So it’s nice to see a growing awareness of the pros and cons of global manufacturing — what we gained by outsourcing, but also what we lost.
And by supporting supply chains that are transparent and easily traceable, consumers will no longer risk giving their money to companies that source from factories with egregious labour records and lethal workplace environments. See: China clothing factory fire kills 14 and 112 workers die in Bangladesh garment factory fire.
From the article, Bangladesh Factory Fire Highlights Brands’ Supply Chain of Ethics: “As the global market for cheap labor and manufacturing moves from China to Bangladesh, “the next sourcing hotspot,” where minimum wage for garment workers is under $37 monthly and 3.6 million people (four times that number including families) are dependent on this industry for their livelihoods, building collapses and fires have claimed more than 700 lives since 2007, in a country with more than 4,000 garment factories that produce about $20 billion annually with sales primarily to the US and Europe.”
*As long as we’re talking about China: China’s slowing economy is a problem for global industries, such as the cosmetics industry, that were banking on the continuous development of a Chinese middle class happy to spend.
What this means for Estée Lauder, who recently announced the launch of a special product line developed specifically for China, is anybody’s guess.
*NOTE: L’Oreal is also reporting a concern about the slowdown in China, though their market share in Asia is still increasing.
*Perfume Sales Factoid: Estee Lauder sees luxury key to re-igniting fragrance sales — “Designer fragrances account for two-thirds of industry sales and sell more reliably than those tied to celebrities. And while the very high end fragrances make up only about 7% of industry sales, Gabai-Pinsky (a global brand president at Estee Lauder who oversees designer fragrances) called them ‘a pocket of high growth.'”
From the rapid proliferation and ceaseless marketing onslaught, I would have thought that celebrity perfumes were the biggest moneymaker at the moment. But they aren’t. Not by a long shot.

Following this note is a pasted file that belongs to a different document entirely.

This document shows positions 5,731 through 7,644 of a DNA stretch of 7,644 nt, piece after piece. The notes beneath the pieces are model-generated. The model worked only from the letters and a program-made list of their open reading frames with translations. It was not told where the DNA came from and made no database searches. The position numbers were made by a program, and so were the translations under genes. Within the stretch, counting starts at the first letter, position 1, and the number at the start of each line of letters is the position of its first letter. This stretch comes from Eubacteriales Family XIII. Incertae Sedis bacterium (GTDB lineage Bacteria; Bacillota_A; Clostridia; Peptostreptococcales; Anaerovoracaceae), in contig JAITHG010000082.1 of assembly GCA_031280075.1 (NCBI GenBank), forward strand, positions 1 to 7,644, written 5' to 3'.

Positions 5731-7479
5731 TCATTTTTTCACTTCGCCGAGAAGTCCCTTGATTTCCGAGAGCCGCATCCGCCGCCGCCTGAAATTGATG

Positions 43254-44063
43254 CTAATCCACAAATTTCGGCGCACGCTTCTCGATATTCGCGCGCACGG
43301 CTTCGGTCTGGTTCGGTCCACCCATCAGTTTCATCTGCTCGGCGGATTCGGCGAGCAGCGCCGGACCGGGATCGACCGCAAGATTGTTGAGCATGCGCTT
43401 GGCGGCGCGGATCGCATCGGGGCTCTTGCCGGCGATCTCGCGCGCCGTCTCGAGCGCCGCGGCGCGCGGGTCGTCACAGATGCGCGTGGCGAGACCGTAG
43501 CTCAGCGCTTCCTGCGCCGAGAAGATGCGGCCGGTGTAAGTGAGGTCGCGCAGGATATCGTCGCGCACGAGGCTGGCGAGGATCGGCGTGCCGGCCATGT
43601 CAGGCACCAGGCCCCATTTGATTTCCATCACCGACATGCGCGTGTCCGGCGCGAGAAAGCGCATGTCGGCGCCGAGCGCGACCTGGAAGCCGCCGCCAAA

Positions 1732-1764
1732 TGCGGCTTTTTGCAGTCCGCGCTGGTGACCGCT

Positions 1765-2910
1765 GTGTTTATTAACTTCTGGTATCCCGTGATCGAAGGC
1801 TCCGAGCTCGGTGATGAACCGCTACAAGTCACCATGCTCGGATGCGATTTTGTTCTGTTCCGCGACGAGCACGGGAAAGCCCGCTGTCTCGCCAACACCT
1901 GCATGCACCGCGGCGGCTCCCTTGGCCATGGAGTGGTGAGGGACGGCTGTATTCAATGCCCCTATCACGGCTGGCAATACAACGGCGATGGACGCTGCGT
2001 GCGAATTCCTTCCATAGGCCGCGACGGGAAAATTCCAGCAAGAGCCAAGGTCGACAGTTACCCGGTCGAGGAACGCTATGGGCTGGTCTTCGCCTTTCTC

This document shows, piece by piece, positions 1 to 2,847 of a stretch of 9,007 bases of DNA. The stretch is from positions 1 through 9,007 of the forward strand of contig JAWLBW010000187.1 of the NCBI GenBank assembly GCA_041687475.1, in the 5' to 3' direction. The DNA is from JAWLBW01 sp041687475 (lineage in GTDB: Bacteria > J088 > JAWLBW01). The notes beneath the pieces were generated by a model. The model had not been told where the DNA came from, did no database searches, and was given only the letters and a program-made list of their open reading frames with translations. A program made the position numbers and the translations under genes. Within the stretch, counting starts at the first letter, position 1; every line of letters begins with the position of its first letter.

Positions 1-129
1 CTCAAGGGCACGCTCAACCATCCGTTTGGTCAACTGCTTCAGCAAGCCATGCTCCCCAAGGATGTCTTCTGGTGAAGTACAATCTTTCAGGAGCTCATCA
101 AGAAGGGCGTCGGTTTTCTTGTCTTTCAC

And between Estee Lauder, L’Oreal and LVMH, they control only 36.4% of the prestige fragrance market (prestige = designer brand and specialty beauty brand fragrances). That leaves a lot of wiggle room for the competition.
*And just in case you were wondering: Don’t be silly . . . lipstick won’t affect your IQ
Great, now what are we going to blame?
*LAST WORDS: An interview with designer Jil Sander in the Wall Street Journal sent ripples through the fashion press when it was revealed the former Jil Sander head-designer Raf Simons was let go because he was unable to turn a profit for the company — that sales were averaging only $140 million a year under Raf Simons when they were at $250 million or more under Jil Sander herself.
Is it any wonder then that the brand’s executives entered into negotiations to get Jil back? It was established very clearly under Bill Gaytten’s direction that a huge brand like Dior could easily increase sales no matter who was in charge, so the appointment of Raf Simons would only work to the brand’s favour by drawing worldwide press attention.
The Jil Sander brand, on the other hand, is much smaller than Dior and doesn’t have a huge perfume, cosmetics and accessories business to compensate for losses due to poor clothing sales. As much of a darling as Simons was in the eyes of the fashion press, it wasn’t enough to sell clothes. And selling clothes is what the Sander brand has to do to survive.
But hey, you know what? It’s the end of the world! Who cares about selling clothes and shoes and bags. See: Mayan apocalypse: panic spreads as December 21 nears
*big head-shaking sigh*
If it’s not Unicorns in North Korea, then it’s Vampires in Serbia. Seriously, we are *so* doomed as a species, and it has nothing to do with the Mayan calendar or Raf Simons’ inability to design clothes that will sell.